Money has always been a gauge on how far you have  gone in life.   Your success meter greatly depends on how much money you have in the bank, how big your car is or how grand is your house.  We all tend to use money as our benchmark for how well we are doing.

When Forbes Magazine and Bloomberg BusinessWeek profile a successful businessperson, they’ll tell you about what the person has achieved financially for his company or how much she makes in salary, bonuses, and stock options. They might talk about his business philosophy or how she rose up through the ranks.

It is just unfortunate, that  they rarely talk about that person’s real passions and almost never touch on their personal lives.

Money is great. Who wouldn’t want to have a lot? But there is a whole lot more to life than just about the financial aspect.   

Not everyone realizes that money is just a part of a package and without the rest of the package – good health, strong relationships, deep spiritual life, sense of purpose, and passion – it’s not worth much.

Yet it’s been portrayed as almost courageous to sacrifice all of those things to achieve financial and business success. As many personal growth leaders point out, no one ever takes their last breath saying, “I wish I’d taken over just one more company or worked in the office another few weekends while my kids were growing up.”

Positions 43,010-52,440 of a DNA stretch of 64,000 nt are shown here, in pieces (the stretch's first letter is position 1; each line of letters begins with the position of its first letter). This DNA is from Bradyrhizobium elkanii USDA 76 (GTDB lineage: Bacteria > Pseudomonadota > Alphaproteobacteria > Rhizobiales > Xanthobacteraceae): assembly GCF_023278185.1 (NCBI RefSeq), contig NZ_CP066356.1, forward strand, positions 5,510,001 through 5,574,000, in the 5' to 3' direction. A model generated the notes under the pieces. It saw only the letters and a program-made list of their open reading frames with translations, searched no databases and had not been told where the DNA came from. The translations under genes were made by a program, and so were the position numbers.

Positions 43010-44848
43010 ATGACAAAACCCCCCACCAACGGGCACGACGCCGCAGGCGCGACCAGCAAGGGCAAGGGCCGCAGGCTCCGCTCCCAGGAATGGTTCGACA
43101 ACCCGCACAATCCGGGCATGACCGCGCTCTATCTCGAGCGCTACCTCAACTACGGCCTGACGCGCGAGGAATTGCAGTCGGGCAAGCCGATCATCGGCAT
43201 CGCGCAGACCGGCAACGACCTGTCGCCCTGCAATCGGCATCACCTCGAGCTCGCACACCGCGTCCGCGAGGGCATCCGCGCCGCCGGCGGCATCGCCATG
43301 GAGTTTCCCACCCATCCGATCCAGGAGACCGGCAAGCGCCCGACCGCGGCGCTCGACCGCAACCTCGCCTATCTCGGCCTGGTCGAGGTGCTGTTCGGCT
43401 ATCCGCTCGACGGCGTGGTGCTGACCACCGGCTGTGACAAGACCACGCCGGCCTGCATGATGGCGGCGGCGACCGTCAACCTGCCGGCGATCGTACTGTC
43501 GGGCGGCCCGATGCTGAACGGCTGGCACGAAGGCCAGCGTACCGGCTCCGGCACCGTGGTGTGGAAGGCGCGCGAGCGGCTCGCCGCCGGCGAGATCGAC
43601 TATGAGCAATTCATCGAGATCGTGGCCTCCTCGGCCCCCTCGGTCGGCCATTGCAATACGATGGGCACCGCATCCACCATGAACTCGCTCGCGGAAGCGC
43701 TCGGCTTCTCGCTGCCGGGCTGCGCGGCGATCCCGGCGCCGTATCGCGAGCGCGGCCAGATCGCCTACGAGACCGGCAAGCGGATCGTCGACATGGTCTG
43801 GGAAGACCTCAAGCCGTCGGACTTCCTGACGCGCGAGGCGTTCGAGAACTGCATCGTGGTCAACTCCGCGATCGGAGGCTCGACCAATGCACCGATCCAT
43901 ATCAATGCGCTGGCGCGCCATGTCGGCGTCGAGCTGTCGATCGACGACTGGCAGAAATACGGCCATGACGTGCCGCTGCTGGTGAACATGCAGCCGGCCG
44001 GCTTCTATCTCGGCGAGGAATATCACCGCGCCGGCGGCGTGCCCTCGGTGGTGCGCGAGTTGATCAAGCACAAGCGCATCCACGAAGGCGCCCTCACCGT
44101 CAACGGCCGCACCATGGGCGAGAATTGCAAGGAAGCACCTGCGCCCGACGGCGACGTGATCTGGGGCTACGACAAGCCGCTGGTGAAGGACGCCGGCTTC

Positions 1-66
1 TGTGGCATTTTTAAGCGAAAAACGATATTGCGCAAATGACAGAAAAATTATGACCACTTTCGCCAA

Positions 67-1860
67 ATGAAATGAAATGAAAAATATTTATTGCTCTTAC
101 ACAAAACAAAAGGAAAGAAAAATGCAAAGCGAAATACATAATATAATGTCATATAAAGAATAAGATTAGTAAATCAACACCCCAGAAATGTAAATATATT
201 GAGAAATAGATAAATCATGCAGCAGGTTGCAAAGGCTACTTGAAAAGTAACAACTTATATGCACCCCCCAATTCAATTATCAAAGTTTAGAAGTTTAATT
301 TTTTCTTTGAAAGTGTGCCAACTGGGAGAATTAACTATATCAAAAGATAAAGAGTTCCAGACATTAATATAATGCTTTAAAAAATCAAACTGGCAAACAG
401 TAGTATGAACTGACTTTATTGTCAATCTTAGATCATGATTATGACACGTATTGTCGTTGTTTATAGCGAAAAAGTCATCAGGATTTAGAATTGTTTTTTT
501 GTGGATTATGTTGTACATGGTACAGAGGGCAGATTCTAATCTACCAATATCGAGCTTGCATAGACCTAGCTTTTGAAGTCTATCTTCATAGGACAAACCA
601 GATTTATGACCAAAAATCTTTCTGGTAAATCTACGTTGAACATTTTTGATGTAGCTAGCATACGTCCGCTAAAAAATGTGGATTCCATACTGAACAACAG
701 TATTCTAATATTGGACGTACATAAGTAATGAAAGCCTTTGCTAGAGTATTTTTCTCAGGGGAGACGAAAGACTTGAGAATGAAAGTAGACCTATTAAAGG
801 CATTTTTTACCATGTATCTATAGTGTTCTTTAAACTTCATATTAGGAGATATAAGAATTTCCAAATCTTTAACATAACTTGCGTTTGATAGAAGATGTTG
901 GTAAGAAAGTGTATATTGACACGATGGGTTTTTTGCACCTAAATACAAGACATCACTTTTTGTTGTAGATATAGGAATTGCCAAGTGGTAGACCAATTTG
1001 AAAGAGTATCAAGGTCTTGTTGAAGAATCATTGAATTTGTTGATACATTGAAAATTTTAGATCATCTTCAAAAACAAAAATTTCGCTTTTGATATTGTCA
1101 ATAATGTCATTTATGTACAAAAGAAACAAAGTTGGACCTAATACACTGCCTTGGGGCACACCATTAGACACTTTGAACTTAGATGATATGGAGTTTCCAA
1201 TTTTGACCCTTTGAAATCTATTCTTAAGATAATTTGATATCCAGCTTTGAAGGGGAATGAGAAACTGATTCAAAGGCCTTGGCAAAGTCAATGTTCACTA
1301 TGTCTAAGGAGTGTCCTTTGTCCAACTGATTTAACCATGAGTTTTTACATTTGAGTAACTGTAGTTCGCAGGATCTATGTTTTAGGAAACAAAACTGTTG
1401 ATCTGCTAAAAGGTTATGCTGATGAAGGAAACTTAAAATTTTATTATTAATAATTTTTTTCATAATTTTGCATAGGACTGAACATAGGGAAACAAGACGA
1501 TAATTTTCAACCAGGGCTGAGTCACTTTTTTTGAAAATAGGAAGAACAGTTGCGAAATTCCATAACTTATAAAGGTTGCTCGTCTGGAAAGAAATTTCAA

Unconventional thinkers know that real success includes success in all areas of your life – material, emotional, mental, spiritual.  It’s not – “just  money.”   

It is true that with money, you have more choices, you can do more things. But, the most important things in life are the ones that money cannot buy. Sounds like a cliche – but true.

American businessman, Richard Devos, and owner of NBA team Orlando Magic, aptly sums it up when he said – “Money cannot buy peace of mind. It cannot heal ruptured relationships, or build meaning into a life that has none.”

A person’s relationship with money should transcend the naked eye.  It should go deep down within you. Never give yourself a monetary value because your true success lies in your character, family and relationship with others.

Genuine happiness and success is found within us.  It cannot be measured but priceless when shared.